Earlier this spring, we followed a bomb clearance team working high in the mountains near the Lao/Vietnam border. We all camped in tents
pitched inside a village schoolhouse that offered shelter from the wind, rain, cold, and critters outside. One rudimentary room with a stellar view served as the camp kitchen. Cooking took place over a fire on the floor in the corner,
and on chilly nights we gathered around the flames to keep warm. Bathing took place at a communal spigot across the schoolyard. On many misty evenings, the mere the thought of a shower brought shivers of dread.
But the days always turned sunny as the team set to work, back and forth with detectors across fields
with flowering coffee plants
and crimson pineapples. This work happens every day across Laos: teams searching for old US bombs rusting in the earth, 40 years after the airplanes dropped them. This particular team was hired by American Jim Harris, founder of the nonprofit We Help War Victims, commissioned by the NGO CARE to clear agricultural fields in this remote area so that villagers can finally—finally—work the land safely and maybe—just maybe—plant cash crops for the first time in decades.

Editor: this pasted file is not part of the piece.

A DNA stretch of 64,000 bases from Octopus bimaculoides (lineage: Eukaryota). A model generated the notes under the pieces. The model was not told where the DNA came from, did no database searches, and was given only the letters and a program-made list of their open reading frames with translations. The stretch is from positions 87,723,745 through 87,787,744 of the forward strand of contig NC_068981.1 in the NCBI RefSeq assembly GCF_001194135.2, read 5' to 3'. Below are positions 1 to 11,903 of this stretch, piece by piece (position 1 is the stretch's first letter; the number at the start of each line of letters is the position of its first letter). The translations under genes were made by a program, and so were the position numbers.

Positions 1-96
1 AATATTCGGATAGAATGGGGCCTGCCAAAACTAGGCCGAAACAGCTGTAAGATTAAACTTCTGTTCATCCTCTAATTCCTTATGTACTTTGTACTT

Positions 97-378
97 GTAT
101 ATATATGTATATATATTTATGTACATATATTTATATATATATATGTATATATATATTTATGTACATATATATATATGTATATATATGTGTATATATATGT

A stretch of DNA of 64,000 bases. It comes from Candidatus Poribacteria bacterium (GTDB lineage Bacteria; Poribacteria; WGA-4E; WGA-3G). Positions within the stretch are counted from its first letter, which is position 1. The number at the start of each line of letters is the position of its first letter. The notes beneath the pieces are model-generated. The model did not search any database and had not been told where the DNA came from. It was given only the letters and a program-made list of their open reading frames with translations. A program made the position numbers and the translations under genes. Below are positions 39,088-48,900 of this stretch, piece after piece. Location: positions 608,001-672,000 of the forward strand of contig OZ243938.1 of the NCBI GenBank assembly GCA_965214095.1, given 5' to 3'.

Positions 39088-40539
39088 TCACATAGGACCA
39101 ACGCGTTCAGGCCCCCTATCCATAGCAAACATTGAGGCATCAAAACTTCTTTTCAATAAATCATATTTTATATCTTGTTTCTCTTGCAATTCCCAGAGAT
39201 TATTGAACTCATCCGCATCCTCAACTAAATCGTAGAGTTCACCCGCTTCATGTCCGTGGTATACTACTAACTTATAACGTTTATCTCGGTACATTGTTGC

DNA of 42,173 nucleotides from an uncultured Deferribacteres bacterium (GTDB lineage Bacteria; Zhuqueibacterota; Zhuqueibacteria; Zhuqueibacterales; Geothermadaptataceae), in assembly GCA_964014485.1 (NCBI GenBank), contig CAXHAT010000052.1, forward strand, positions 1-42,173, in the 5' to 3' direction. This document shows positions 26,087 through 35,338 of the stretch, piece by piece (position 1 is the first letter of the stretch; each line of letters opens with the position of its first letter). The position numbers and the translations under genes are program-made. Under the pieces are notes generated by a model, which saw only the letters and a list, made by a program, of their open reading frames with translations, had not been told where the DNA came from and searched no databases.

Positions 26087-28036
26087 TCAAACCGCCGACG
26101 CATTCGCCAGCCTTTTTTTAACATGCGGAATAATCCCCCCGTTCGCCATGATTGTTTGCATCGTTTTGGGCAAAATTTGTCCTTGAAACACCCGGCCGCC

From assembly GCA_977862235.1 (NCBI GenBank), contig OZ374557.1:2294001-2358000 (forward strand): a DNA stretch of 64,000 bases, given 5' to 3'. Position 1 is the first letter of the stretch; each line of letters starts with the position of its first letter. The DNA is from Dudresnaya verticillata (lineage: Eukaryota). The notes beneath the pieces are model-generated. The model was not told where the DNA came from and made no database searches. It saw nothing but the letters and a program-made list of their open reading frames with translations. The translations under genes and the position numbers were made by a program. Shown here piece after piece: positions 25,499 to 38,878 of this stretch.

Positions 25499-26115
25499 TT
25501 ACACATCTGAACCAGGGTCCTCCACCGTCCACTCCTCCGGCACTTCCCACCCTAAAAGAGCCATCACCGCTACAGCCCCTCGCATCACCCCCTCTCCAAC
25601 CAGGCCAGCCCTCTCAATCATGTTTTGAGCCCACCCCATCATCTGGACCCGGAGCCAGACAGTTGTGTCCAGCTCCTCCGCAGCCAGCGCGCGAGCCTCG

The team worked all day, then headed back to camp for a wash, a rest, and dinner.
We all ate Lao-style, communally, dipping little balls of sticky rice into the day’s offerings of soups, stews, salads, and
chile pastes that lit the mouth with heat, filled the nostrils with fragrance, and warmed the insides with all the freshness that makes a Lao meal. I took note of everything we ate the entire time we camped with the bomb clearance team. Today, that food diary is posted on my blog, The Human Palate, over at SAPIENS. Have a look if you want to know more.
(And stay tuned for Part 2 on eating forest meat….)
(And check out the rest of SAPIENS, if you haven’t already, for a look into the world of anthropology today.)